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"The Arms Control Association’s work is an important resource to legislators and policymakers when contemplating a new policy direction or decision."

– General John Shalikashvili
former Chairman of the Joint Chiefs of Staff
Iraq

Blix Assumes Charge of UNMOVIC; Security Council Debates Oil-for-Food

Matthew Rice


WITH NO END in sight to Iraq's opposition to renewed arms inspections, Hans Blix, executive chairman of the United Nations Monitoring, Verification and Inspection Commission (UNMOVIC), assumed his post March 1 and began work on an organizational plan for the fledgling organization. At a press conference the same day, Blix offered some details about the organization's potential makeup and his approach to re-establishing the inspections regime.

According to Blix, UNMOVIC will not adopt a less aggressive monitoring posture at the expense of onsite inspections. "The Security Council confirmed the right of UNMOVIC to unrestricted access to sites and to information and, indeed, I intend to exercise that," he said. The role of surprise inspections may be smaller, however. "I am also determined that our role is not to humiliate the Iraqis," Blix said.

Blix maintained that none of the weapons files are closed, but noted that while chemical and biological weapons issues have the most discrepancies to be accounted for, "total clarification" would be impossible. "There will always be a small residue of uncertainty…in a vast country there is no way you can be sure," he said.

Blix also clarified his position on hiring personnel from UNMOVIC's predecessor, the UN Special Commission on Iraq (UNSCOM), for his own staff. The likelihood that some UNSCOM inspectors would be included on the UNMOVIC team was high, he said, citing the necessity of retaining UNSCOM's institutional memory. But the positions will be open to outside competition and will require complete allegiance to UNMOVIC and the United Nations, eventually eliminating UNSCOM's practice of "borrowing" experts from member governments.

While the decision on the composition of the staff must await Blix's submission of an organizational plan, several faces were added to the UNMOVIC roster with the March 8 announcement of the organization's college of commissioners. (See listing.) The 17 commissioners (16 appointees plus Blix as chairman) will review UNMOVIC reports before they are submitted to the Security Council. In a shift from the composition of the UNSCOM college of commissioners, who were primarily experts on technical aspects of the verification process, the new body also includes several career diplomats. Blix emphasized that the college was an advisory body and that he would make all final decisions.

Looming over UNMOVIC's preparatory activities in New York is the question of when, if ever, Iraq will accept Security Council Resolution 1284, which established UNMOVIC and offers sanctions relief in exchange for Iraqi cooperation on arms inspections. (See ACT, December 1999.) During the press conference, Blix refused to speculate under what conditions, if any, Iraq would cooperate, stating simply that it was not UNMOVIC's role to "tempt" the Iraqis into allowing inspectors to start their work. Sanctions relief alone should be enough of an inducement, he said.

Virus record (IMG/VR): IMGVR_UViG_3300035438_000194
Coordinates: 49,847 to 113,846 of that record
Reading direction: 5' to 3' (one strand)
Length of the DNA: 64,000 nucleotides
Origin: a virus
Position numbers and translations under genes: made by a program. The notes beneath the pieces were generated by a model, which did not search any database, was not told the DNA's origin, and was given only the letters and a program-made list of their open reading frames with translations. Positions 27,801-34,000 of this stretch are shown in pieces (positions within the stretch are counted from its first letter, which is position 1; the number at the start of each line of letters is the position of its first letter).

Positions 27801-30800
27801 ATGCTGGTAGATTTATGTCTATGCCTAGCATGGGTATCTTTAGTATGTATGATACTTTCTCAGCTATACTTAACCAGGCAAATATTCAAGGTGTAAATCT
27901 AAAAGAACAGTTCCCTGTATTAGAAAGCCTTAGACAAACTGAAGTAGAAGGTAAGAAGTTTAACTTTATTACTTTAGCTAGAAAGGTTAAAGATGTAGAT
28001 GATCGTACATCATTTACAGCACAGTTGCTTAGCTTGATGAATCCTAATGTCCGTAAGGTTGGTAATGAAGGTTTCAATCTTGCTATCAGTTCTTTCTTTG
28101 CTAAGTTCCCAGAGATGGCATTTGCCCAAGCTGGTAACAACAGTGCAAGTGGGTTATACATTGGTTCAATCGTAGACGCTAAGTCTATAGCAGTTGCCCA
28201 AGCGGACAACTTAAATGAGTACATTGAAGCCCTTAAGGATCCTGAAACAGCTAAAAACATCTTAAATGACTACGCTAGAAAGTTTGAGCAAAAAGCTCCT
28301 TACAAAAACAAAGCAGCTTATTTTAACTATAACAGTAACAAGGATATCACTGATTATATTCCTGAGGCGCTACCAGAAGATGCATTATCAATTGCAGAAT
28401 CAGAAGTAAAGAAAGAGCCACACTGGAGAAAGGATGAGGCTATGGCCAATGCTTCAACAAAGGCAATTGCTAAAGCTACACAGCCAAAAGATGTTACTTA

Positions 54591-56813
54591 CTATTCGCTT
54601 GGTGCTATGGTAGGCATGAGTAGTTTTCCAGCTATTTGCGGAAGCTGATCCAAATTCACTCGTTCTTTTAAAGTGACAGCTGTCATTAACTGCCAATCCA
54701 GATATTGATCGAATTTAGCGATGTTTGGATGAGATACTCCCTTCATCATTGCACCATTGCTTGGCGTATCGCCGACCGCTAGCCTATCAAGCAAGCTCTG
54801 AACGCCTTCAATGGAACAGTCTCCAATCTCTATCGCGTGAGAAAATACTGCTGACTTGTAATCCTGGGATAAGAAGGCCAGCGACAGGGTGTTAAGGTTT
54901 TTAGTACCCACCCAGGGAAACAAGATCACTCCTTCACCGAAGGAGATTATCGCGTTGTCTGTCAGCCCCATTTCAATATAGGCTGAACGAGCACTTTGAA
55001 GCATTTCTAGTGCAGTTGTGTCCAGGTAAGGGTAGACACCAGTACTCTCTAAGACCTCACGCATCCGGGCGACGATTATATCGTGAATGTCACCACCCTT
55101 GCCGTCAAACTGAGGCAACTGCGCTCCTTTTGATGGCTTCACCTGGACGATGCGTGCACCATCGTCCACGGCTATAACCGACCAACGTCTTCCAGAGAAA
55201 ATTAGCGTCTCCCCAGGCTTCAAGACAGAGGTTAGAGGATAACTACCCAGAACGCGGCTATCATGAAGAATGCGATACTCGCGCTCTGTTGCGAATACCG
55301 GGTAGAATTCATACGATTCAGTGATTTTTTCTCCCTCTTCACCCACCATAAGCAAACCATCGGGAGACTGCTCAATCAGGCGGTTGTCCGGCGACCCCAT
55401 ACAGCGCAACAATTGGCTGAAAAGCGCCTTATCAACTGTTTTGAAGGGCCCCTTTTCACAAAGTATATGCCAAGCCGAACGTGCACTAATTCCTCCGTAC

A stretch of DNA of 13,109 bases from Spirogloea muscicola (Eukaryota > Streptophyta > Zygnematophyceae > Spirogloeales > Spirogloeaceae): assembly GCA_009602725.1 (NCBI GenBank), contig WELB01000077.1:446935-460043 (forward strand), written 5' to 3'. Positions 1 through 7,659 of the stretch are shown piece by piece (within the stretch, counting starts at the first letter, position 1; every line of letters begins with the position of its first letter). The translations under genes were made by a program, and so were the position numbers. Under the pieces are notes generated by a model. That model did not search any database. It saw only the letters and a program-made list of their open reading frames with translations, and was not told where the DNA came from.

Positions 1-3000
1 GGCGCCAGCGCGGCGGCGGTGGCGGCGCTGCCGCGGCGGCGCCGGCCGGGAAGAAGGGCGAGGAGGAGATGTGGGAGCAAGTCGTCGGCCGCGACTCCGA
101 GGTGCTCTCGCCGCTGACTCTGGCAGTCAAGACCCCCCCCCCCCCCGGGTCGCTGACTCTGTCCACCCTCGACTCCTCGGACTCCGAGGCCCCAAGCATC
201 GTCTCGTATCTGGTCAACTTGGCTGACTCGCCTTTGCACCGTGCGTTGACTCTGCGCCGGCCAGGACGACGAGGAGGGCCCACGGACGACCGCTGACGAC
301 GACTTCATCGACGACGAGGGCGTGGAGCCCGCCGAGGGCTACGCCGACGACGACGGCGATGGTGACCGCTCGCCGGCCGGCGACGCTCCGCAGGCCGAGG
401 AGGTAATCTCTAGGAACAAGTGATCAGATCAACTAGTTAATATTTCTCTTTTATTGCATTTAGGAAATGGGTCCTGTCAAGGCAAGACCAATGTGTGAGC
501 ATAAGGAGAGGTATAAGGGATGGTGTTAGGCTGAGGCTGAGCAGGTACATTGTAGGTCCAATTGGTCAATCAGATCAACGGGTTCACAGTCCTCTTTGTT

Other experts expressed less confidence in the wait-and-see approach. Asked whether UNMOVIC was likely to begin inspections in the near future, Charles Dulfer, former deputy chairman of UNSCOM, told the Senate Foreign Relations Committee on March 22, "Frankly no…. Iraq got a clear message that there is no strong consensus in the council on this…[and] if they don't believe the council is serious, they're not going to comply."

The clearest evidence of rifts remaining in the Security Council continues to be the disagreement over sanctions and the humanitarian situation in Iraq. On March 24, the council engaged in a rancorous debate on the efficacy of the oil-for-food program, the poor state of Iraq's oil production infrastructure, and the role of the UN Sanctions Committee, which reviews requests from Iraq for dual-use items.

While the debate did not break significant new ground in either strengthening or weakening the regime the U.S. representative, James Cunningham, asked the council not to ignore continuing U.S. efforts to improve the responsiveness of the oil-for-food program despite Iraqi intransigence and oil smuggling. Responding to charges that the United States places undue holds on dual-use contracts, Cunningham said, "In reviewing oil-for-food contracts, the United States has acted, and will continue to act, strictly and objectively in accordance with the arms control policies defined by the council…. Our holds are not politically motivated, nor are they driven by calculations of commercial prospect or gain."


UNMOVIC College of Commisioners

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Hans BLIX, Sweden, executive chairman, UNMOVIC

Gunterio HEINEKEN, Argentina, technical adviser, Applied Chemistry Department, Technical and Scientific Research Institute of the Armed Forces

Roque MONTELEONE NETO, Brazil, technical adviser on the Biological Weapons Convention

Ronald CLEMINSON, Canada, former UNSCOM commissioner

Cheikh SYLLA, Senegal, ambassador to Burkina Faso

CONG Guang, China, deputy director, Political Division, Department of International Organizations and Conferences, Ministry of Foreign Affairs

Takanori KAZUHARA, Japan, former ambassador

Malmi Marjatta RAUTIO, Finland, former UNSCOM

commissioner

Thérèse DELPECH, France, director for strategic affairs, Atomic Energy Commission